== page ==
Mickelson joins Condoleezza Rice
AUGUSTA, Ga. -- Phil Mickelson didn't waste any time setting up a game with one of Augusta National's newest and most high-profile members, playing a practice round on Sunday with Condoleezza Rice, the former U.S. Secretary of State.
Rice and Darla Moore, amid much fanfare, became the first two women members last year at Augusta National, which this week will stage the Masters for the 77th time.
"It was awesome," said Mickelson, 42, a three-time Masters champion who very much embraced the opportunity to play with Rice. He warmed up next to her on the driving range, walked off the first tee with his arm around her, then praised her putting afterward -- and noted that she holed a 40-footer on the 18th green.
"She's one of my favorite people," Mickelson said. "She's got the greatest personality and attitude, and she's so much fun to be around. She's so knowledgeable about world affairs. It's just incredible. It's a great experience."
Mickelson, who has been at Augusta practicing since Friday, also played with his agent, Steve Loy, and another Augusta National member, rotating partners every six holes.
"On the greens ... she's a phenomenal putter," Mickelson said of Rice, 58, who served under President George W. Bush as the country's 66th Secretary of State.
"As soon as I saw she was a member, I called her to work up a game, just like I did Arnold [Palmer] back in the day as an amateur. She's just one of my favorite people to be around," Mickelson said.
Rice hugged Woods, spoke to him for a few moments, then headed for the clubhouse -- one that had been welcome only to women guests since the club's inception in 1932.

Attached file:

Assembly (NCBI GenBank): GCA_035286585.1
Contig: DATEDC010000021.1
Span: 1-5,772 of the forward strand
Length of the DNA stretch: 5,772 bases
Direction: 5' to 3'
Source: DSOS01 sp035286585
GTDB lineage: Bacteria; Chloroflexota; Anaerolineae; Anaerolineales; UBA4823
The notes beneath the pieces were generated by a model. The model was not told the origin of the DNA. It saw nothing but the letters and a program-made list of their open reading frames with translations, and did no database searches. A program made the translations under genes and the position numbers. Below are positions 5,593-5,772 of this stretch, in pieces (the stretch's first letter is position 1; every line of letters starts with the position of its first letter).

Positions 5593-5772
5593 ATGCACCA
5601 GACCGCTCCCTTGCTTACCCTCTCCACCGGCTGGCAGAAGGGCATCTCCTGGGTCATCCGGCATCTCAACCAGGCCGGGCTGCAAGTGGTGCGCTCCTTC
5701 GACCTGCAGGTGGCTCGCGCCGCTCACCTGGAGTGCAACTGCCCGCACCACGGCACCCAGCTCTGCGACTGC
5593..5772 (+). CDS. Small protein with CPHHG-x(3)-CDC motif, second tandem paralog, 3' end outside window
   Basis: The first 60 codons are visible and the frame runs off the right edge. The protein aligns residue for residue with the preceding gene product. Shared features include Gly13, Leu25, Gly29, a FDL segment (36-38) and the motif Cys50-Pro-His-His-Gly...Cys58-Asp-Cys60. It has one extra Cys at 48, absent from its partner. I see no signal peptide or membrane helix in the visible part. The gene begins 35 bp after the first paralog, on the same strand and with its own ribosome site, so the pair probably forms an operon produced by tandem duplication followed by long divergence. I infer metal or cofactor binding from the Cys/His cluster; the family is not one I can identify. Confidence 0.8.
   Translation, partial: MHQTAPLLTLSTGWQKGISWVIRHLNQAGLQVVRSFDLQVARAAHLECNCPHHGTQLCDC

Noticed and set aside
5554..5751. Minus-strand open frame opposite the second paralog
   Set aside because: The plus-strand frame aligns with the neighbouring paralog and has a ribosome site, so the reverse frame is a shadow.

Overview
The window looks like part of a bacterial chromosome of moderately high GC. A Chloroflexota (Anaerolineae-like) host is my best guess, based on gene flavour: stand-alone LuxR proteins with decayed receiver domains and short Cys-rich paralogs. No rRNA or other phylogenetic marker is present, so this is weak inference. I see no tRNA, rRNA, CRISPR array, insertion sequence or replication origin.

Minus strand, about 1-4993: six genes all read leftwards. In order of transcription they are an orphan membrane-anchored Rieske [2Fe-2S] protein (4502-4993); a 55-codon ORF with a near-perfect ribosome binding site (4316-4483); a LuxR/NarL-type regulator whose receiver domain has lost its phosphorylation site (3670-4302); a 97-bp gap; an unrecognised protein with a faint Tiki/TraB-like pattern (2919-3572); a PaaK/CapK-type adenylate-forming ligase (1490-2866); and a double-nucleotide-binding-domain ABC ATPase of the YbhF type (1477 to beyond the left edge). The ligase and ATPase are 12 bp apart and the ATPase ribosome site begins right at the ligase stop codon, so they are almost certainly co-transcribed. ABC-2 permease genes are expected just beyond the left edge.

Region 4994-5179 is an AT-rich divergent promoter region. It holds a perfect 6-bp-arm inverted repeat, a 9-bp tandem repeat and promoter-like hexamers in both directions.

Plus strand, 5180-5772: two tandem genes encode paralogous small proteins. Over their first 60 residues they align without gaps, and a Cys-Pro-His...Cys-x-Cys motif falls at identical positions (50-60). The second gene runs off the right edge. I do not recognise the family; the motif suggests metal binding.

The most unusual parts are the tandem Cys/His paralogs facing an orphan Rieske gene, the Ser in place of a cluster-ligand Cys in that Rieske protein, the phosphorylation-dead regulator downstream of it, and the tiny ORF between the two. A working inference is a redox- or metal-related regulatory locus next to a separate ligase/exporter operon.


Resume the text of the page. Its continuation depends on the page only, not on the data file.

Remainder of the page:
It was 10 years ago that Augusta National endured protests after club chairman William "Hootie" Johnson famously told activist Martha Burke and the world that he would not be pressured "at the point of a bayonet" over the issue of the all-male membership policy.
Johnson went so far as to dismiss Augusta's corporate sponsors for two years -- forgoing any commercials during the U.S. television broadcasts -- so they would not have to endure any public protests. The club staged the tournament and spent the millions of dollars it takes to run it without commercial help.
When Billy Payne took over as chairman in 2006, the issue had not gone away. Last spring, when it became known that longtime Augusta supporter IBM had a woman CEO, Virginia Rometty, who had not been granted membership, Payne was subjected to questions about the policy again.
Then on a Monday last year, Augusta came out with the unprecedented announcement of members being added to the roster -- the first two women.
"This is a joyous occasion," Payne said in a statement at the time.
And Sunday was a pretty nice day for Rice to enjoy her new perks of membership. It is unclear how many times she has been to the club or has even played the course since it opened in October for the season. The club will close for the summer late next month.
Augusta members are allowed to play the course on Sunday prior to Masters week, and a number of them were on the grounds, including NFL Hall of Famer Lynn Swann, who chatted with Woods on the putting green.
Woods, who is ranked No. 1 in the world and will attempt to win his 15th major championship this week and first since 2008, said he came to Augusta a week ago for an Easter Sunday practice round. He is coming off a victory two weeks ago at the Arnold Palmer Invitational, the 77th of his PGA Tour career and third this year.
Upon arriving Sunday, Woods practiced for 20 minutes, went to the putting green, then teed off with Stricker and U.S. Public Links champion T.J. Vogel.
Woods has not won the Masters since 2005, when he captured the fourth of his green jackets.
A number of tournament participants got a jump on practice Sunday, when spectators were not permitted on the grounds.
Past Masters winners Ben Crenshaw, Larry Mize, Tom Watson, Fred Couples, Zach Johnson, Jose Maria Olazabal and Vijay Singh were either practicing or playing. Defending champion Bubba Watson played a practice round with his wife, Angie.
But Mickelson was clearly in the most high-profile group.
Jokingly asked if he had to refrain from asking Rice too many questions, Mickelson smiled.
"She kept asking me about the course," he said. "And I kept asking her about countries. It was really fun. And she really can putt."